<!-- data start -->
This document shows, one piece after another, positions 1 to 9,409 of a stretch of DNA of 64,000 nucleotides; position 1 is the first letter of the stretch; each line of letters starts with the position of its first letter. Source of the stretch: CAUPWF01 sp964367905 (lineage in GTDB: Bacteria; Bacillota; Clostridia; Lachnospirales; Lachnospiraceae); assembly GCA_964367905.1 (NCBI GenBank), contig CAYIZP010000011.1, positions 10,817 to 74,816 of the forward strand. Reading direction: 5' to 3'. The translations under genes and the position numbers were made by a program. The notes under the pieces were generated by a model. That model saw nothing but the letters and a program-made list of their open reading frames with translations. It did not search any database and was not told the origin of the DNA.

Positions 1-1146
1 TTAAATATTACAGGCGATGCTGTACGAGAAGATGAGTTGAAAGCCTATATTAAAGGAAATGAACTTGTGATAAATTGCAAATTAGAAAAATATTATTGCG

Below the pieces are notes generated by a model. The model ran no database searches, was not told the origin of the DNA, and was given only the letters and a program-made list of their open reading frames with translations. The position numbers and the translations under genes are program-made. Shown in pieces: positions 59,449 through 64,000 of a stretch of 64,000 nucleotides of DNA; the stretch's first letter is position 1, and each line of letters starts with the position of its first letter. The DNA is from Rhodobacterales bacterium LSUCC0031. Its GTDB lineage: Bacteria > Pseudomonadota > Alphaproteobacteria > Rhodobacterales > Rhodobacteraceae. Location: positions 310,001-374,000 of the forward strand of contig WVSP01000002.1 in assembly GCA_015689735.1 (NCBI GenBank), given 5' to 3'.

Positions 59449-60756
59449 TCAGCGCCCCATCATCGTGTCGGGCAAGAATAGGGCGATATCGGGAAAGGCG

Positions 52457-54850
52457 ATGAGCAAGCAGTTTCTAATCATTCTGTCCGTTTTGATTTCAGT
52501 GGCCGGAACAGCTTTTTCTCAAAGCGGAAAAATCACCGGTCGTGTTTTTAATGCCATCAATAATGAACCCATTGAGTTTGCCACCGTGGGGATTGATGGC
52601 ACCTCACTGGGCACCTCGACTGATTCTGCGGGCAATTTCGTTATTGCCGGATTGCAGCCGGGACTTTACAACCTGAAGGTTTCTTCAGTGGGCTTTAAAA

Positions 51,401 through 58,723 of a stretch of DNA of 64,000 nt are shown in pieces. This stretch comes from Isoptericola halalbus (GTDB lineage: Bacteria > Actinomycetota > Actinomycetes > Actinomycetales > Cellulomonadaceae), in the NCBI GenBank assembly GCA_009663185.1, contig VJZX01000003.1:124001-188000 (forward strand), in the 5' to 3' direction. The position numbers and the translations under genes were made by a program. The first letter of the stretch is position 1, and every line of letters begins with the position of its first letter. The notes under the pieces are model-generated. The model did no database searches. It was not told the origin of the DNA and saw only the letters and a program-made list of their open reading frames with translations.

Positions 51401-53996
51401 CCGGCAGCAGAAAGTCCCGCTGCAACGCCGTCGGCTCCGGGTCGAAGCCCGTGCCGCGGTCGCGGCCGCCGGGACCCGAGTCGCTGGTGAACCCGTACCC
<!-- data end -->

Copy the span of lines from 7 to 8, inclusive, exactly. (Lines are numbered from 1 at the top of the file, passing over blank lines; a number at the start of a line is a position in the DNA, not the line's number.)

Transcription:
Positions 52457-54850
52457 ATGAGCAAGCAGTTTCTAATCATTCTGTCCGTTTTGATTTCAGT